Besides, there will always be one place in America where Pearl Harbor will never be forgotten. Anyone who has been to the Pearl Harbor Memorial in Honolulu knows can attest to the solemnity of the place. Standing on the shoreline, you can clearly see the angles from which the Japanese fighters approached that morning, the ease with which they were able to inflict damage thanks to surprise and a tightly-packed fleet, and the absolute disaster that would have occurred had they been able to block the mouth of the harbor by sinking a ship in the right location. Perhaps the most powerful place, though, is the USS Arizona Memorial, where even today you can see old from the ships boilers rising to the surface. Legend says that the oil represents the tears of the men who died that day, and that it will continue until the last of the Arizona survivors joins their crewmen. It’s really quite a moving experience to visit the place, and I’m sure that will continue to be the fact for a long time to come. So, people won’t forget so much as they’ll move on. But then, that’s the nature of life, isn’t it?

Via Ed Morrissey, here’s a video of interviews with a handful of Pearl Harbor survivors sharing their memories of that day:

FILED UNDER: Military Affairs, National Security, ,
Doug Mataconis
About Doug Mataconis
Doug holds a B.A. in Political Science from Rutgers University and J.D. from George Mason University School of Law. He joined the staff of OTB in May 2010. Before joining OTB, he wrote at Below The BeltwayThe Liberty Papers, and United Liberty Follow Doug on Twitter | Facebook

Comments

  1. Jeremy says:

    I have to agree with you, Doug. Time passes, events slip further and further into the past, and people forget. That happens. Obviously, we should study the past so as not to repeat our mistakes, but that doesn’t mean we should, as you put it, obsess over it.

    People have to accept change, accept that things just don’t stay the same, and move on. I think that’s one of the problems we’re facing now, as a country: we’re moving full steam ahead into the 21st century, but there’s a huge group that don’t want us to, whether they’re cultural/social/religious conservatives who can’t stand (and just don’t understand) the changes going on in civil society, (public) union members who think they can just squeeze the taxpayer for their Cadillac compensation plans forever, or manufacturing workers who are unable, for whatever reason, to retrain and adapt to a country that’s moving away from a manufacturing economy to a service economy. It’s a conflict, of sorts, between dynamism and stasism–but I won’t get too much into that here, that’s a whole `nother ballgame.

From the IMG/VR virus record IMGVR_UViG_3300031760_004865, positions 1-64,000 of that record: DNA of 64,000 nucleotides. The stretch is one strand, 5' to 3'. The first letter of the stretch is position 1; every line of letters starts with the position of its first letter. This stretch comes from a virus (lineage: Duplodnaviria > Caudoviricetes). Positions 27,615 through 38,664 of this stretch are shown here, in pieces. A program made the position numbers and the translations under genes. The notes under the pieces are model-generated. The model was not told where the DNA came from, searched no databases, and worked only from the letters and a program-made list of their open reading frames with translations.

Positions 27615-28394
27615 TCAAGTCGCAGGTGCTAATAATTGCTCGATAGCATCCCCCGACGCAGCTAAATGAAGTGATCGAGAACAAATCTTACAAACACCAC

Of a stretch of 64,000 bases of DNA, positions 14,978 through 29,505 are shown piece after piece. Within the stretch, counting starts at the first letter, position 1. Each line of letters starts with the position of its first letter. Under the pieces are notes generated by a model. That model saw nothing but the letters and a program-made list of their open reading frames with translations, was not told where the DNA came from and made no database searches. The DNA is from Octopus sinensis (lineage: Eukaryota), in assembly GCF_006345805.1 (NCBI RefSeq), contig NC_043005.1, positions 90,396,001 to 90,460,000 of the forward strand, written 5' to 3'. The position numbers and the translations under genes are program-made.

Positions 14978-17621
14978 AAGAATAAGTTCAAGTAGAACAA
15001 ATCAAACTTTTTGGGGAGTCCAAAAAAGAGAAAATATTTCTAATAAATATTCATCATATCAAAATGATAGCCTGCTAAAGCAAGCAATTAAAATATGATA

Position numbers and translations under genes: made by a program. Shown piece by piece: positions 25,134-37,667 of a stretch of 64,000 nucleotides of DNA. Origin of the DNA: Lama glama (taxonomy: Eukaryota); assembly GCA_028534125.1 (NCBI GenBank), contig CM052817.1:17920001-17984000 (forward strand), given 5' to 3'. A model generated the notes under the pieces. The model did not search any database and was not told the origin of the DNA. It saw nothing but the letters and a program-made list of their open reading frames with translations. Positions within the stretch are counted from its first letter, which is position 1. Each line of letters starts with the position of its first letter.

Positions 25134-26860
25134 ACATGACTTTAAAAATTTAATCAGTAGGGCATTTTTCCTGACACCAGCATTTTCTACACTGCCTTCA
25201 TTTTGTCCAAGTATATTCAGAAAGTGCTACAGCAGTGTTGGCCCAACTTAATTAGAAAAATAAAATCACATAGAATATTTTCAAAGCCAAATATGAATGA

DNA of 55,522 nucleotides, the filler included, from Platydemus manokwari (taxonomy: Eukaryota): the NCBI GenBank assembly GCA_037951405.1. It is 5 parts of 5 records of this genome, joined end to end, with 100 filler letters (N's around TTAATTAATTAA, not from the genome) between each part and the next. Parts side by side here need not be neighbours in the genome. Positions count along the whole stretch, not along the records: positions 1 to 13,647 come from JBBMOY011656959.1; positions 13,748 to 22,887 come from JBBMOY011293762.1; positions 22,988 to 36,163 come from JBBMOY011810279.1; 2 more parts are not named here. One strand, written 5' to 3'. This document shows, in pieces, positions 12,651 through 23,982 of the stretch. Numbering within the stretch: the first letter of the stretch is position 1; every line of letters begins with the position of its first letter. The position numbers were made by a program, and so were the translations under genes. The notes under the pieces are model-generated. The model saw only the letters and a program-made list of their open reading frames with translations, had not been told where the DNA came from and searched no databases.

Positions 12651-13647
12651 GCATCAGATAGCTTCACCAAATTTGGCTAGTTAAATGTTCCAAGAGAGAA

2. 11B40 says:

    Greetings:

    But we’ll still have the Japanese-American internment and the A-bombings of Hiroshima and NAgasaki to kick around, right ???

  3. Leonhardt says:

    We must not forget the lessons of being “asleep” and the damage suffered by two sneak attacks on the US: Pearl Harbor and 9/11.
    Our defense must always be prepared and alert.

  4. EMRVentures says:

    I remember earlier in my life, when a July 4 party with the family included what seemed like a crowd of my grandfathers, uncles and great uncles, sitting around with their VFW caps on. In the 70s, when I was a child, the memory of WWII was very much there, because the men who had fought it were there to testify.

    Today, I have only my grandfather who remembers. He is my last surviving grandparent, 93 this past January, and due to physical limitations spent his WWII enlistment at the Brooklyn Navy Yard keeping the books.

    My great uncles who served in Europe — Nunzio, the Bulge — are gone now. The ladies who held down the homestead while the boys were away are gone too.

  5. Leonhardt says:

    @EMRVentures: I feel the same way. When I was a child, it was like WWII was just behind us with memories everywhere: veterans, family members, documentaries, our leaders who fought in the war, etc. There was history all around: many people were still around who knew Civil War veterans and soldiers who fought against the Indians. It was common to know people who remembered life before airplanes, electricity, plumbing, who had lived through two wars and the Great Depression. Somehow life then was different, more noble. We were surrounded by heroes and great people. Our leaders were statesmen. Now it’s just about all gone. The “greatest” generation.